In the previous randomized controlled trial  we found higher remission rates (26%) for mSTPP after 25 treatment sessions, almost comparable to our current remission rates after 12 months. However, baseline to 25 sessions effects for the improvement of social anxiety (LSAS-OR, LSAS-SR and SPAI) were almost high ranging between -.445 and −1.023) with an increase to 12 months follow-up (baseline to follow-up) for both treatments. The large effects in secondary outcomes and the corresponding low remission rates indicate a lower variance of social anxiety in our study compared to the study of Leichsenring et al. . One reason for the lower variance in this study may be due to the fact that the participants in this study showed more severe presentations of SAD. Compared to the participants treated with mSTPP in the study of Leichsenring et al.  participants in our study suffered from higher depression scores (BDI), a 2-fold higher rate of personality disorders and more comorbid mental disorders (for comparison see ). For such a highly distressed population reaching the cut-off of 30 points on the LSAS is much more difficult.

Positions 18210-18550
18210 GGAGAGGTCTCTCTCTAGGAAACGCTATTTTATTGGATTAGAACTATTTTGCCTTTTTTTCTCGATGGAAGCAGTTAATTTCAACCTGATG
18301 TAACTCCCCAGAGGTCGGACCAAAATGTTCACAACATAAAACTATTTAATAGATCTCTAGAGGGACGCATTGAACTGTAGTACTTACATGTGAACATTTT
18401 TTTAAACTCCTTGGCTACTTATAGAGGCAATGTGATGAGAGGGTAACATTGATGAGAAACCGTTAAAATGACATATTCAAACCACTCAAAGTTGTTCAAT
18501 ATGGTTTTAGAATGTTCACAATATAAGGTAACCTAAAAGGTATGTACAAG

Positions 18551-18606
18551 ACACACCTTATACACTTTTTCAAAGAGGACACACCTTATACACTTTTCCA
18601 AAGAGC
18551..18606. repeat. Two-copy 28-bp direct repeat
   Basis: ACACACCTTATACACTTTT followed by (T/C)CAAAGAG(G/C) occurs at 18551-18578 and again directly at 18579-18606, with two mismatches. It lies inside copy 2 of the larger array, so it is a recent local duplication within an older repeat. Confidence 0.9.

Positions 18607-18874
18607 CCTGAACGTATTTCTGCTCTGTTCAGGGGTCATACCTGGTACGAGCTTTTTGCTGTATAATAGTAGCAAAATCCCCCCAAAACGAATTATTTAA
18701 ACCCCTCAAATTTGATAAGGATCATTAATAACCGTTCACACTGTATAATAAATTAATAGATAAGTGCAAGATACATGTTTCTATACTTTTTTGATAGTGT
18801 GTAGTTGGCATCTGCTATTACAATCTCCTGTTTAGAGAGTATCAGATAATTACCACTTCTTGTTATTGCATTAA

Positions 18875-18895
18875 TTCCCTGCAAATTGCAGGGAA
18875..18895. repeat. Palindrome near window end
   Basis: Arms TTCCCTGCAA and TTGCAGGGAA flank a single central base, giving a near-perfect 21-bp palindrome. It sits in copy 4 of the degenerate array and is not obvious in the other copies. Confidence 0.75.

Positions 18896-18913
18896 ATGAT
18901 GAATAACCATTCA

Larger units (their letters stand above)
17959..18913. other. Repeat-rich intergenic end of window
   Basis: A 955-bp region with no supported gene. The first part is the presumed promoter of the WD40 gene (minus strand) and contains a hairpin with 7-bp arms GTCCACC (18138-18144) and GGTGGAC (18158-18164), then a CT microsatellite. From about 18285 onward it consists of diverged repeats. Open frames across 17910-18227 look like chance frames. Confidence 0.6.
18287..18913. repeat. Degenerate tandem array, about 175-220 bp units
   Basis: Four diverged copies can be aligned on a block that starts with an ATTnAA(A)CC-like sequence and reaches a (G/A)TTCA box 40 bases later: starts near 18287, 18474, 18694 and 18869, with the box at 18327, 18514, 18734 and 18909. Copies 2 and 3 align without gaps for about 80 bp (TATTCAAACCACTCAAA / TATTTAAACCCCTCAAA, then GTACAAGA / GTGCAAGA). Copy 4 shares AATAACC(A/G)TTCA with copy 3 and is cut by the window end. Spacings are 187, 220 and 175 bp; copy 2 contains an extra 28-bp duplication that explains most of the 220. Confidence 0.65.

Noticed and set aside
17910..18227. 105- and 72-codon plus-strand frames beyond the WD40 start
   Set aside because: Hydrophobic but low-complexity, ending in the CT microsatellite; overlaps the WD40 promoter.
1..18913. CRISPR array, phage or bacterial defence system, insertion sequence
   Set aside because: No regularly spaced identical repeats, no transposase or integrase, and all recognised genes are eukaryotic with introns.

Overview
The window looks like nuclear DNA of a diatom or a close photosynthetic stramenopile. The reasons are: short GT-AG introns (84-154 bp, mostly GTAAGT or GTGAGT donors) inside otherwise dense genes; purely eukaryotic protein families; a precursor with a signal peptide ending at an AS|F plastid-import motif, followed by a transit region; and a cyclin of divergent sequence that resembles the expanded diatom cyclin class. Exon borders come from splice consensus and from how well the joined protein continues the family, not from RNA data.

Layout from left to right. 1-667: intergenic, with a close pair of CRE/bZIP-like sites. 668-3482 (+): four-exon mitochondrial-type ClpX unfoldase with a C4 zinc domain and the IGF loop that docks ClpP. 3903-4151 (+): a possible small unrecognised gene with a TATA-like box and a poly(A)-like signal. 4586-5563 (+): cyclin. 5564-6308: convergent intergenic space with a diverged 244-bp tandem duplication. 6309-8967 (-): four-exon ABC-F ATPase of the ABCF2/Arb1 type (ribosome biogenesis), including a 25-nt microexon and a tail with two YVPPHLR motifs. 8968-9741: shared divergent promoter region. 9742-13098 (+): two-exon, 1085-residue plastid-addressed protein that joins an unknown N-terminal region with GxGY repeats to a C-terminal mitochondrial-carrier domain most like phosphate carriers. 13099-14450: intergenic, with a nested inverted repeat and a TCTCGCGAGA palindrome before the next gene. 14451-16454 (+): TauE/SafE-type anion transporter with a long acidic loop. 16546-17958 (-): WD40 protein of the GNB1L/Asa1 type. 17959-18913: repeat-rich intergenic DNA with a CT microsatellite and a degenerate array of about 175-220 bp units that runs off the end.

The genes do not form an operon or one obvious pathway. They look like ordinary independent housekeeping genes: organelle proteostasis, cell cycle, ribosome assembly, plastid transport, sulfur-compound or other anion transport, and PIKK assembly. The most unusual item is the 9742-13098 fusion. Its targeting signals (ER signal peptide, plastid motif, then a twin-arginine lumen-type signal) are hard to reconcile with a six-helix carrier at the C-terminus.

Another reason for the lower remission rates after 25 treatment sessions (resp. delayed increase in remission rates during follow-up) might be associated with the broader inclusion criteria (age up to 70 years, stable medical treatments, e.g. SSRI without dose adaptation were permitted) in our study, also leading to a more difficult to treat population.
Short-term (25 sessions) and long-term (12 months) effects on depression (BDI) and especially clinical global impression (CGI) are encouraging. Both conditions led to further improvements following treatment termination. However, the manual mainly focused on symptoms of social anxiety disorder. There were no short term improvements of quality of life (QoL) in both treatments. The increase of QoL in the mSTPP and the decrease in the tauSTPP group is the only difference between the settings and should therefore be interpreted with caution because of the substantial data loss. Given the slightly higher effect sizes for most of the outcome criteria for mSTPP during treatment, it could be surmised that improvement of QoL also took place earlier compared to tauSTPP.